Managing 'enemy subjects'

Managing 'enemy subjects' - dealing with the unexpected?

During the First World War public administrators were called upon to deal with security matters. How they dealt with the concern expressed by some members of the public and of the authorities about the presence of “enemy subjects” in the community reveals their hand. At the beginning of the war single men of age who were not naturalised, and who were German and Austrian subjects were interned at Rottnest Island. Initially there was a degree of public sympathy of their plight, but this soon evaporated when reports of German atrocities against civilians in Belgium started to appear in local newspapers in October 1914. Later in 1915, when information about the first Gallipoli casualties started trickling back to Australia, and especially by the end of that year when The West Australian newspaper was reporting that Gallipoli “has been the bloodiest and most terrible battlefield in history” [1], the public mood was very negative towards those of German birth or parentage.

Public administrators were tasked with liaising with the military and managing public expectations about the enemy at home, especially those in government employment. They had to manage a real or imagined enemy within WA’s civil service. By 1916 the German born employees of several State government departments had been discharged or given leave of absence without pay. Some government agencies, such as the Education Department, had even created lists of their employees who were born in Germany or who had German parentage. By 1917 concern started to grow about the number of compulsorily “retired” government employees. Many had become destitute and started to rely on acts of charity. In September 1917 Mr Shapcott, the Secretary to the Premier, sent a circular to State government agencies asking them identify those who needed compensation having been discharged or given leave of absence due to their onetime enemy subject status.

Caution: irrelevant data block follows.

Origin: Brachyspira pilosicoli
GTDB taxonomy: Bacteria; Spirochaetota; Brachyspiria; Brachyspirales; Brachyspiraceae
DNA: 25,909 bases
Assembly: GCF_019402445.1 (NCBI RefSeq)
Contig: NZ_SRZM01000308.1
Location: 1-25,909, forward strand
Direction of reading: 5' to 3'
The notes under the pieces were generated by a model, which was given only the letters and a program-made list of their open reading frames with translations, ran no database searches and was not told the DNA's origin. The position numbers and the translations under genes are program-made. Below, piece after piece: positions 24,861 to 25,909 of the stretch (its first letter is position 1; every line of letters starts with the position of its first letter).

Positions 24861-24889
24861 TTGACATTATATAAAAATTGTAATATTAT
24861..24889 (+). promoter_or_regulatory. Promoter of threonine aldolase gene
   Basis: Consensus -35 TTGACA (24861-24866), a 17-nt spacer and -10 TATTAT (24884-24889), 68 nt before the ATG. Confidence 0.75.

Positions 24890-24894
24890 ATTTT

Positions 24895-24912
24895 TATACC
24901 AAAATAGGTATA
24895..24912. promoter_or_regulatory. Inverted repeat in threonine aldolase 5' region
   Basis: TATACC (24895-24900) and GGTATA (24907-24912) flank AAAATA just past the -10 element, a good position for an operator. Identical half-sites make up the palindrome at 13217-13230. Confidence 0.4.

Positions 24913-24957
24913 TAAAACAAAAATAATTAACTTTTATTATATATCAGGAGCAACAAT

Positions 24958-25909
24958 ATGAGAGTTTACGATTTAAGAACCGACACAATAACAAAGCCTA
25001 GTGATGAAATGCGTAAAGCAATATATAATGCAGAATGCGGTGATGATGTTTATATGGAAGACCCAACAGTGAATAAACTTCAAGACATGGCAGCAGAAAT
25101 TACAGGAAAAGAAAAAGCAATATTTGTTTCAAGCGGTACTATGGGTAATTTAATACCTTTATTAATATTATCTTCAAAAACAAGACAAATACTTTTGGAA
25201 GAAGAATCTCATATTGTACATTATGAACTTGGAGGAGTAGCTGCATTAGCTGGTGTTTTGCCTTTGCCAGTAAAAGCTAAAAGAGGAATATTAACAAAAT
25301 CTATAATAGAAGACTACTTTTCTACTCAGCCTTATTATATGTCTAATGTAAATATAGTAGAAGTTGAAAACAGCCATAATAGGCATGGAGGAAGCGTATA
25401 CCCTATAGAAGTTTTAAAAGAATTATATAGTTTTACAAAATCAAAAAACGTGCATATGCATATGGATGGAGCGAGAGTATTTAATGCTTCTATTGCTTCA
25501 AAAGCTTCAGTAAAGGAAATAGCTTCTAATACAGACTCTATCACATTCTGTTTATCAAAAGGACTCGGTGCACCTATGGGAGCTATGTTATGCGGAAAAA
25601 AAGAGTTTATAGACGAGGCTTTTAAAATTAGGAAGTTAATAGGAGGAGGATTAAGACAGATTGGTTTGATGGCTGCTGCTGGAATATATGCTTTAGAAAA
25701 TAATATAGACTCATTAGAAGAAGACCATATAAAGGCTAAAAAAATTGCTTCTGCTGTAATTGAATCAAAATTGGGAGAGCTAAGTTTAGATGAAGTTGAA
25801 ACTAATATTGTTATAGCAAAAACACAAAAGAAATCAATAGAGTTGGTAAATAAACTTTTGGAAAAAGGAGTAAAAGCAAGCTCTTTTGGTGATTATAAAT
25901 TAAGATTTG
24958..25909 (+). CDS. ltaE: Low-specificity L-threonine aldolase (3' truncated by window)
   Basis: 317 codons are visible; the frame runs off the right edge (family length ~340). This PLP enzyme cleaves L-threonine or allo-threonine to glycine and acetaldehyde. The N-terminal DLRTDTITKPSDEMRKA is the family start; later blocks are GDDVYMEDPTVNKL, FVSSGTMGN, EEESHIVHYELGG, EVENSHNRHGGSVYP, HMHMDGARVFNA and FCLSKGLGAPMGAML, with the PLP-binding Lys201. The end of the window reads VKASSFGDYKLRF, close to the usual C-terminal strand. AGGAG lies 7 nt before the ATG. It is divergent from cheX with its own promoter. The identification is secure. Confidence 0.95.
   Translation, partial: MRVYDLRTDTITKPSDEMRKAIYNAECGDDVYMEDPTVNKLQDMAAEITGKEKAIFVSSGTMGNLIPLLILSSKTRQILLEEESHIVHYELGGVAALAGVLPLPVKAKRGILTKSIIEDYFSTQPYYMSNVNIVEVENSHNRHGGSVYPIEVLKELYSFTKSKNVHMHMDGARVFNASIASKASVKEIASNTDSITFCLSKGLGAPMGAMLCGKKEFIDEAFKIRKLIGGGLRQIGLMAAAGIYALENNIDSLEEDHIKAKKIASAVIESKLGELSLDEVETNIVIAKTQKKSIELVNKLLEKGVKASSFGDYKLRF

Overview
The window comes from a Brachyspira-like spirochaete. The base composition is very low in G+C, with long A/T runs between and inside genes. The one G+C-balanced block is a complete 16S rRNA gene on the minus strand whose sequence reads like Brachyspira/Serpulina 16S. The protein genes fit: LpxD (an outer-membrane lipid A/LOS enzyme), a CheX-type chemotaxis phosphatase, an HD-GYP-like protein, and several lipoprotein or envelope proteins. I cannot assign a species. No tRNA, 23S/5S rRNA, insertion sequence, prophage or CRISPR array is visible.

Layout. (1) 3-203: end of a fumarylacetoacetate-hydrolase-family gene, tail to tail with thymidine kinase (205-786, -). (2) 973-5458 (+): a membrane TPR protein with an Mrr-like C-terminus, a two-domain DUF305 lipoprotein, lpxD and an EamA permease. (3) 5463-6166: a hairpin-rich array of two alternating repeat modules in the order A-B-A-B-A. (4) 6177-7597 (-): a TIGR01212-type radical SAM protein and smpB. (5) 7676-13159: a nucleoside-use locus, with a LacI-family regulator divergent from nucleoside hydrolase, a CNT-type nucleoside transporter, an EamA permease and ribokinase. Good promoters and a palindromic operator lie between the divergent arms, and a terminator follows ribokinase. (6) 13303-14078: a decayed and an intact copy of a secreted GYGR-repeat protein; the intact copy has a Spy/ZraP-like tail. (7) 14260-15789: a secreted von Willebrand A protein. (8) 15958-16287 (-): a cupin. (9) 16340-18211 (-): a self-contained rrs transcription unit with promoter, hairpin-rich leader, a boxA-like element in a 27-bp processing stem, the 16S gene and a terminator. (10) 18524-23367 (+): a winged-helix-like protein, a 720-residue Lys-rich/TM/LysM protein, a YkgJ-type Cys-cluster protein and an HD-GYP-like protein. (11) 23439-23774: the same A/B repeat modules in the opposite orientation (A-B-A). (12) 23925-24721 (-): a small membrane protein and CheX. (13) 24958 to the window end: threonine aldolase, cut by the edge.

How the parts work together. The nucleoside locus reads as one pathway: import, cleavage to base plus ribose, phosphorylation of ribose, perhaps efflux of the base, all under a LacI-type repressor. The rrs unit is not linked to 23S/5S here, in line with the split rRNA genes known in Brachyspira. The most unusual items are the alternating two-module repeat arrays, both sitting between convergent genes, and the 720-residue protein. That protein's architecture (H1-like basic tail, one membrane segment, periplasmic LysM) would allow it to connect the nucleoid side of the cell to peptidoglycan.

But it was not only the redoubtable Mr Shapcott who tackled this issue. The State archives collection has files detailing other public and government concerns about enemy aliens during the First World War. Files from Lands, Mines, Education Departments and the Colonial Secretary's Office which had responsibility for mental health 100 years ago, reveal across government activity. File titles such as Enemy Aliens Holding Land (Cons 541, 1914/05378v2), Royal Commission on enemy aliens in Mines (Cons 964, 1916/2294), Returns of persons of Enemy Nationality or descent or of doubtful loyalty in any Gov't Employment (Cons 1496, 1916/0095) and Lunacy Department: re employees of enemy origin (Cons 752, 1914/3418), show the breadth of the reach of security concerns and how the potential enemy working in State government employment, were perceived, scrutinised and managed 100 years ago.


[1] 1915 'THE GALLIPOLI BATTLEFIELD.', The West Australian (Perth, WA : 1879 - 1954), 15 December, p. 7, viewed 3 October, 2014,